The JR 168 digital aileron servos are installed using the correct sized servo mount from Craig Greening, which allows the servo to be removed with the removal of 3 screws. Again a template is used to assure the second aileron servo and control horn are installed in the same location. Having symmetrical servo installation makes trimming the plane easier as you wonít have to use some wild off-set or strange shaped mixing curve to deal with uneven servo hookups.

Even the best of kits sometimes require the builder to trim the servo cover before they can be installed properly. There is some good info given on how to get accurate fitting servo covers.

Get the lead in!

Raise your hand if you think you can just glue in the ballast tub and install the lead and fly? I used to think that too. However, the ballast weight has to be installed so it doesnít change the CG. As you can see, the ballast location is CG dependent. As an example, if you buy a plane from me and change the CG, youíll need to change the location of the ballast weight too. This is done with spacers. They can be made from wood, foam and other materials. The point is, know make sure the CG isnít changed when the ballast is installed.

Paint No Thang!

Since molded planes come in very few color variations, itís a good idea to add some type of graphics to differentiate your plane from other. This can be done through painting and colored vinyl tape. There are a number of modelers that can cut vinyl designs for you or you can make up some graphics on your computer and cut them out yourself. Itís your option.


The last things needed before the Trinity is ready to fly is to make sure the incidence is correct, the control throws are correct and symmetrical and that the plane is balanced properly. This is shown using commercially available hobby tools. There is a reference to another RCA DVD, Performance Tuning. I also recommend this DVD.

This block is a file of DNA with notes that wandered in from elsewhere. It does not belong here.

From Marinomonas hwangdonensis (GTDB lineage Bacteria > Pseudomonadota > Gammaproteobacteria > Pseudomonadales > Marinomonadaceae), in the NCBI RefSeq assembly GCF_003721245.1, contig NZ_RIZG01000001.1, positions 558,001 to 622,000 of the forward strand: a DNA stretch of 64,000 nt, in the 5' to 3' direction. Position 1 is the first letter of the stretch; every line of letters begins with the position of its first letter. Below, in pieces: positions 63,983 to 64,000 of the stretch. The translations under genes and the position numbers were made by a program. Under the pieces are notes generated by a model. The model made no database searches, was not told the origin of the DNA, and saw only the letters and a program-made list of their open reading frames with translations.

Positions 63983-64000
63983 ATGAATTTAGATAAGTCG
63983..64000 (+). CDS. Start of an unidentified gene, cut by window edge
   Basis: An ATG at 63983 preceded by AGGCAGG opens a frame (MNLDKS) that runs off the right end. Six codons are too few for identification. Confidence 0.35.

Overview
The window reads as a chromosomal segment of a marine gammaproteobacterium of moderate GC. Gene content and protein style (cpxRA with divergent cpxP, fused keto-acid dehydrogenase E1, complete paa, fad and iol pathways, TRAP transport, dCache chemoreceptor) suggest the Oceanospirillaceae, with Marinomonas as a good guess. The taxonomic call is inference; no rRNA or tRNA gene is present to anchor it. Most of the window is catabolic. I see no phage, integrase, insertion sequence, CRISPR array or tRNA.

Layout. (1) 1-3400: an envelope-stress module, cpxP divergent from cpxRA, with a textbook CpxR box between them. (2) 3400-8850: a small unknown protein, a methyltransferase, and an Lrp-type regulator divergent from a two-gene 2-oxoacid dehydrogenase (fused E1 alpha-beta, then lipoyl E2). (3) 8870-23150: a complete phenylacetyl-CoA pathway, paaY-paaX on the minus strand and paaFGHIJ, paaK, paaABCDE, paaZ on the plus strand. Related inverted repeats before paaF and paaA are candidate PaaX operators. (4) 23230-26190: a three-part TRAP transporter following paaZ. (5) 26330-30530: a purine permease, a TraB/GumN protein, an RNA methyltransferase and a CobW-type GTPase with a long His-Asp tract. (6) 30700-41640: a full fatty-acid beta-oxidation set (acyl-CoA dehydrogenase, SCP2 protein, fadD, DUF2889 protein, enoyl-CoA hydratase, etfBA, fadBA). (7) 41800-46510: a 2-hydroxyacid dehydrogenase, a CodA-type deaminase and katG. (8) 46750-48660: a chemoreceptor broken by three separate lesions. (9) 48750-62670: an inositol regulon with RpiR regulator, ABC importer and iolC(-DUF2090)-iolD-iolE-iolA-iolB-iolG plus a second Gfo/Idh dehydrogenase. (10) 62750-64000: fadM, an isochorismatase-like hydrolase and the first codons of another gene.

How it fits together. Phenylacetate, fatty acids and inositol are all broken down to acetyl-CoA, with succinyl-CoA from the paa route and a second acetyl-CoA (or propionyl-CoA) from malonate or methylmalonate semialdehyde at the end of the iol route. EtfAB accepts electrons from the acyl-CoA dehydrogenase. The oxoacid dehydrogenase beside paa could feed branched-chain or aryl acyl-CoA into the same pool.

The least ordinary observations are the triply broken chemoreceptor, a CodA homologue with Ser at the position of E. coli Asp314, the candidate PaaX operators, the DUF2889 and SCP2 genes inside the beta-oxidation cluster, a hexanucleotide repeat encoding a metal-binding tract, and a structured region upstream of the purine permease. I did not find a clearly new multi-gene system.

Actual Clips Off the Video, Courtesy of Radio Carbon Art


Servo Setup  1.98 MB
Soldering  3.09 MB
Nose cone  6.20 MB
Flight  5.38 MB


There you have it; as they say, ďfrom soup to nuts.Ē I've reviewed a number of Pauls DVD's and I think I own virtually every one he's made except for some of the early VHS copies. They are always informative and entertaining. This DVD though, is much more than entertainment. There are many years of experience shown in a 2-hour time span. Consider F3 Building Clinic a ďmust haveĒ tool in your modeling arsenalÖitís that good. And don't forget to tell the wife or girlfriend that they make a great Christmas gift!

Last edited by AMCross; Dec 17, 2006 at 04:59 PM..
Thread Tools
Dec 18, 2006, 06:44 AM
Registered User
Andy W's Avatar
Looks like another must-have for the collection!
Dec 18, 2006, 09:38 AM
RC Veteran
Jeremy Z's Avatar
To save yourself a lot of time, stop reading this review. Go purchase this DVD right NOW.
This part sounds more like an advertisement than a review, but the rest was very good. Nice job!
Dec 18, 2006, 10:38 AM
Registered User
R.M. Gellart's Avatar
I will back up George on this review, this video is great. Granted there are things i might do different, but i always like watching something like this just to see how someone else does things, and i can go back on this. It is like getting a set up for a radio from another guy, always different ways to do things.

Dec 18, 2006, 02:55 PM
Registered User
Another positive review here - when we will see some negative ones? But seriously, I think Paul Naton made another very good DVD (I haven't watched it).

The opening sequence of Radio Carbon Arts latest DVD states the following: ďInformation presented on this DVD are for entertainment purposes only.Ē
This is a little bit strange to me... So for what purposes we can't use those information?
Dec 18, 2006, 07:47 PM
infopimp's Avatar
How many moldie pilots-in-waiting got their first kit and were shocked at the lack of documentation? Pretty much all of them.

I have bought Paul's previous videos and will buy this one from him as well.

I think the only thing missing in these videos is scantily clothed babes. Other than that, they are perfect (and babes might be distracting actually).
Dec 19, 2006, 12:13 AM
RC Veteran
Jeremy Z's Avatar
Last edited by Jeremy Z; Dec 20, 2006 at 11:14 PM.
Dec 19, 2006, 05:50 AM
turn, turn, turn.
Kenny Sharp's Avatar
I own this DVD as well, and I must say I'm impressed too.

Keep them comming Paul. I, for one, will keep buying them.
Dec 19, 2006, 01:06 PM
Registered User
gavoss's Avatar
Thread OP